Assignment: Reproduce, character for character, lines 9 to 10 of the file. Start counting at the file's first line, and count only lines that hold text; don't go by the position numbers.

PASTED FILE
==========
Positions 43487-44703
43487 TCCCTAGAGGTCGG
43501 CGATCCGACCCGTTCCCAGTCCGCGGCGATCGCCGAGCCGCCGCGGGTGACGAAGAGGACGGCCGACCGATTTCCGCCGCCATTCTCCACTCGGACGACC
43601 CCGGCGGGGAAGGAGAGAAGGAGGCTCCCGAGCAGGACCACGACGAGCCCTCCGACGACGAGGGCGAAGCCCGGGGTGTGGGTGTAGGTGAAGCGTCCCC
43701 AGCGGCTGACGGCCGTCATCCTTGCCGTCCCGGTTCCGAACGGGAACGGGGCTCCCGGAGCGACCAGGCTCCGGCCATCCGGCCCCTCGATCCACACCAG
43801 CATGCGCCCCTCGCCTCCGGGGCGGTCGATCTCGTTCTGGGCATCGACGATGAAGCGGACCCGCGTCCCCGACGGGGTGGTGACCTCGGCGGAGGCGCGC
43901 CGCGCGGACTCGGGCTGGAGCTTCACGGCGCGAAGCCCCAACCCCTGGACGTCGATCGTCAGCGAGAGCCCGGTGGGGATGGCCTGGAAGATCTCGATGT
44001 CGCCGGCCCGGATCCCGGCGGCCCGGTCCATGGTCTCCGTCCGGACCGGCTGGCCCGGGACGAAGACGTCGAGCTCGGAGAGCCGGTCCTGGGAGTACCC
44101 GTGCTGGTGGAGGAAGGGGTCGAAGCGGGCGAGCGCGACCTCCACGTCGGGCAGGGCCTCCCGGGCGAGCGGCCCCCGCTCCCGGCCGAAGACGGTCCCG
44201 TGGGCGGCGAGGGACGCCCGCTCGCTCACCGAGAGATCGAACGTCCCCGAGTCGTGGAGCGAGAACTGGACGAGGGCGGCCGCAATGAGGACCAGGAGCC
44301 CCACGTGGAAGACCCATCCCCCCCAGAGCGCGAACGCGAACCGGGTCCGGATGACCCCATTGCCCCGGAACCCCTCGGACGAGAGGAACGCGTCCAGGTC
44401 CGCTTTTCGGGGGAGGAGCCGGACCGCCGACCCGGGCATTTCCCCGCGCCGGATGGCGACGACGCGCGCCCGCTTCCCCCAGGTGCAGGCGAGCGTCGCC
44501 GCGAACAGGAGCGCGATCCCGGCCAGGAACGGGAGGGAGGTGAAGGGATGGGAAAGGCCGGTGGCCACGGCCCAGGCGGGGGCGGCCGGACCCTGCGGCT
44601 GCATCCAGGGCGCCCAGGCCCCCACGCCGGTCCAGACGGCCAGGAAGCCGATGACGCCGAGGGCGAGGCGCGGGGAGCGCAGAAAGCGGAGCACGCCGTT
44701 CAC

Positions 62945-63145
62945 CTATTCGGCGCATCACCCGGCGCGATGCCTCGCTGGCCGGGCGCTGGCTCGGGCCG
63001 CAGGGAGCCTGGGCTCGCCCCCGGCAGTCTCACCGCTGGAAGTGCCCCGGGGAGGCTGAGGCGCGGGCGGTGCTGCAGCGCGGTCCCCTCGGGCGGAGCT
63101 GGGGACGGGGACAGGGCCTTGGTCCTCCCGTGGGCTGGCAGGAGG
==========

44101 GTGCTGGTGGAGGAAGGGGTCGAAGCGGGCGAGCGCGACCTCCACGTCGGGCAGGGCCTCCCGGGCGAGCGGCCCCCGCTCCCGGCCGAAGACGGTCCCG
44201 TGGGCGGCGAGGGACGCCCGCTCGCTCACCGAGAGATCGAACGTCCCCGAGTCGTGGAGCGAGAACTGGACGAGGGCGGCCGCAATGAGGACCAGGAGCC